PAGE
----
WOW, I see a lot of lit up skies. This was a good one…A real color scheme as I experienced the scene. My photographic technique is to properly expose the highlights and worry about the shadow details later. I wasn’t so concerned with the landscape on this capture. The skies gradient from yellow to red is amazing to experience live thusly stealing my total attention.
I never know for sure how a twilight show is going to turn out. Overcast skies tend to be the best shows but there has to be a window from the sun to the under deck of the cloud layers. No window due to clouds blocking light equals no color. The reds and oranges you see here are the result of only those long wavelengths making it through the hundreds of miles of atmosphere. Smoke or moisture in the air can increase the effect. I’ve seen these skies so red that the color cast from the sky makes the snow purple. I have several photographic timelines of even more intense skies. This one ranks right up there with the some of the best full coverage skies.
“Sneaky Pete” the Windmill and his big Brother “Re Pete” are both living here on ranch. Of course they are hard core publicity seekers often managing to zip into my frames. In full disclosure I have no control over their actions. The only place I can get away from them is in the timber where they can’t follow 😜😜😜📷. (This is a years long narrative if your new to my world) Satire and all that.
Here “Sneaky Pete” the Windmill has thoughtfully placed himself dead center of my portrait landscape of this twilight sky show. I of course have no control of his actions as he is an attention seeker. I get for him that free publicity he’s longing for. The “deal is he works it out ahead of time with the deer and the Pronghorn to “sit” for me if I get him in the limelight. Seemed fair to me at the time and the animals do sit for me not and then… So when ever I get a cooperative Pronghorn (rare), I tip my hat to “Sneaky” for doing what he does best. Photobomb and give me a foreground object for scale 👁👅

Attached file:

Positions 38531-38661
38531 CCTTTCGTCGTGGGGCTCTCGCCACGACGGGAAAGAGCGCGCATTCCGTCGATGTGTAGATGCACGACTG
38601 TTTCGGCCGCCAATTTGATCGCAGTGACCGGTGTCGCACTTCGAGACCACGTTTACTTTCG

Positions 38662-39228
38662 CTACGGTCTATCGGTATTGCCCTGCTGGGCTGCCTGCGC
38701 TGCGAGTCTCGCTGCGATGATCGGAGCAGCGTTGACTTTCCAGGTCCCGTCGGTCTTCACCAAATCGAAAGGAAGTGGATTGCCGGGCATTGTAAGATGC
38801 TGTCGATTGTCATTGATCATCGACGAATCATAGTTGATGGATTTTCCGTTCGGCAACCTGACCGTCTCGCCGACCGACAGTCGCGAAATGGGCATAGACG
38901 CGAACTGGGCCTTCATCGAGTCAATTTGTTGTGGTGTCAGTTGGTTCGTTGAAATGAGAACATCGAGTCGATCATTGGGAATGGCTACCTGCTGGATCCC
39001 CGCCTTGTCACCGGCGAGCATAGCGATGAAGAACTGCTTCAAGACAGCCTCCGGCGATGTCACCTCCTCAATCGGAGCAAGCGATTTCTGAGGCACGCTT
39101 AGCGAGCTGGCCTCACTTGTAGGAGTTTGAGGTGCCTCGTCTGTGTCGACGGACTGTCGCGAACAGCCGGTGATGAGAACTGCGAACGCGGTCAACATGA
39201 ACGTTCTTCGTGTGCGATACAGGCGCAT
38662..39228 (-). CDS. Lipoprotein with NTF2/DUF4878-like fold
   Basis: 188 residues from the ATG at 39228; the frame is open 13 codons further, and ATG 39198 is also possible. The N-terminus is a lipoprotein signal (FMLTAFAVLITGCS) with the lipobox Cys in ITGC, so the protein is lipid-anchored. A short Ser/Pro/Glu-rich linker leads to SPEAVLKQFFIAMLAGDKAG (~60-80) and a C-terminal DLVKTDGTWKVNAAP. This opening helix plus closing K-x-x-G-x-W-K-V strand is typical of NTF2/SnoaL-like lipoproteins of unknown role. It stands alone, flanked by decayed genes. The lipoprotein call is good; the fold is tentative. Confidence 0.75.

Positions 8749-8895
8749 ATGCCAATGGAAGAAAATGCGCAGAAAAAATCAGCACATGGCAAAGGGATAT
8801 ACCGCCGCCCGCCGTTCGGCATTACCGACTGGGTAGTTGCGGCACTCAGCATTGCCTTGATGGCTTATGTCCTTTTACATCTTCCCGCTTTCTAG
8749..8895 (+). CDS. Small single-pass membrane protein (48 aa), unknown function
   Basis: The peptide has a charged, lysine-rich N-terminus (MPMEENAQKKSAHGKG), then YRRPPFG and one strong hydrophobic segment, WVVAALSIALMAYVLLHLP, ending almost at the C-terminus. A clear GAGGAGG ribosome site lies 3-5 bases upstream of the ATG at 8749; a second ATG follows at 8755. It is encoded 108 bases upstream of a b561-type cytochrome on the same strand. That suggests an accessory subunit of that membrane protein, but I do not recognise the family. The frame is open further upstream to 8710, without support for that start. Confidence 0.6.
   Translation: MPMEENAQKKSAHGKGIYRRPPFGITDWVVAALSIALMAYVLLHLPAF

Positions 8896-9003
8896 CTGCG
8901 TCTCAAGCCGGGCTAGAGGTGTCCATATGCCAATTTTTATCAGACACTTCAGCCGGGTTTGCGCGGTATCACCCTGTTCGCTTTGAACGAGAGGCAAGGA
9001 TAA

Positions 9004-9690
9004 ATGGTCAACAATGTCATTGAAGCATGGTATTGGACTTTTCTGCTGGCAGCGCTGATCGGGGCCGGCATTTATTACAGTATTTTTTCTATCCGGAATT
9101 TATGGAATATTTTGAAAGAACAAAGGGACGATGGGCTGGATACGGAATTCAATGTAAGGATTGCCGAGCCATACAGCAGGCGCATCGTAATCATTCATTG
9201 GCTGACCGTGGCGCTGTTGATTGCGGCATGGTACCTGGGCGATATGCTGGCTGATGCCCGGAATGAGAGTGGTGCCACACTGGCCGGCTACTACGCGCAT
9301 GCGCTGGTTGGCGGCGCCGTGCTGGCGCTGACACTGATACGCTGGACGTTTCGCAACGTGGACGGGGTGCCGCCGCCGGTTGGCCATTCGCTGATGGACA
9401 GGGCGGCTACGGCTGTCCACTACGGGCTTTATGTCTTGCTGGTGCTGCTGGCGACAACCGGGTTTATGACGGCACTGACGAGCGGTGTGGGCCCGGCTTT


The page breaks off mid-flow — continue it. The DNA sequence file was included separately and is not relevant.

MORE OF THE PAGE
Note: This narrative is quite complex with so little time and space for it all lol.
Windmill Junkies Unite: Windmill Wednesday :🤘 As I’ve mentioned before, don’t let your mother know you look at stuff like this…..☯
Musings on twilight color gradients: (back to reality).
I call this kind of twilight sky gradient “Alpenbows” Blue Down to crimson has a mix in between of yellow and blue to make green It’s a classic Twilight rainbow of color in the sky. The long through the atmosphere the light from the sun travels, the different colors drop out. Only red photons survives the trip down through the low atmosphere. Yellow higher, then mix Yellow with Blue to get green in between. Complete Color Gradients such as this are not common for me to see. I’ve seen WAY more the 20 years I’ve lived on the Ranch than all the years before.
The return of the Great Blue Herons signifies the start of their nesting season on Ranch. I have only seen 4 Herons so far but it’s early. We expect 5+ inchesnow/single digits over the weekend (a week ago as this posts). The Ranch has “left the light on” for others to straggle in as they work their way back from winter haunts south. There are 6 nests in the trees across the lake from my camera where this mated pair is building a nest. The third is probably waiting for a mate that is out hunting.
The group obviously weren’t worried about my truck as the three were mostly motionless for 20 minutes all through my maneuvering. Left them still standing like this as I backed up to leave. I drove away as the sun disappeared. It seems they just don’t care about my Black Ford Raptor. I have not been much of a concern to these birds. Many local wildlife are already familiar/tolerant to my 3 month old rig. Many see it at least 2 times a day on average.
Natural behavior occurs while I’m in this rig. I just drive around like I’m a grazing animal. Stop, Start, turn, sit a minute. The truck is all black and only a little smelly/noisy. Just like a Black Angus cow :). Going really Slow in a factory “Baja truck”…. only in America.. 😜🤘📸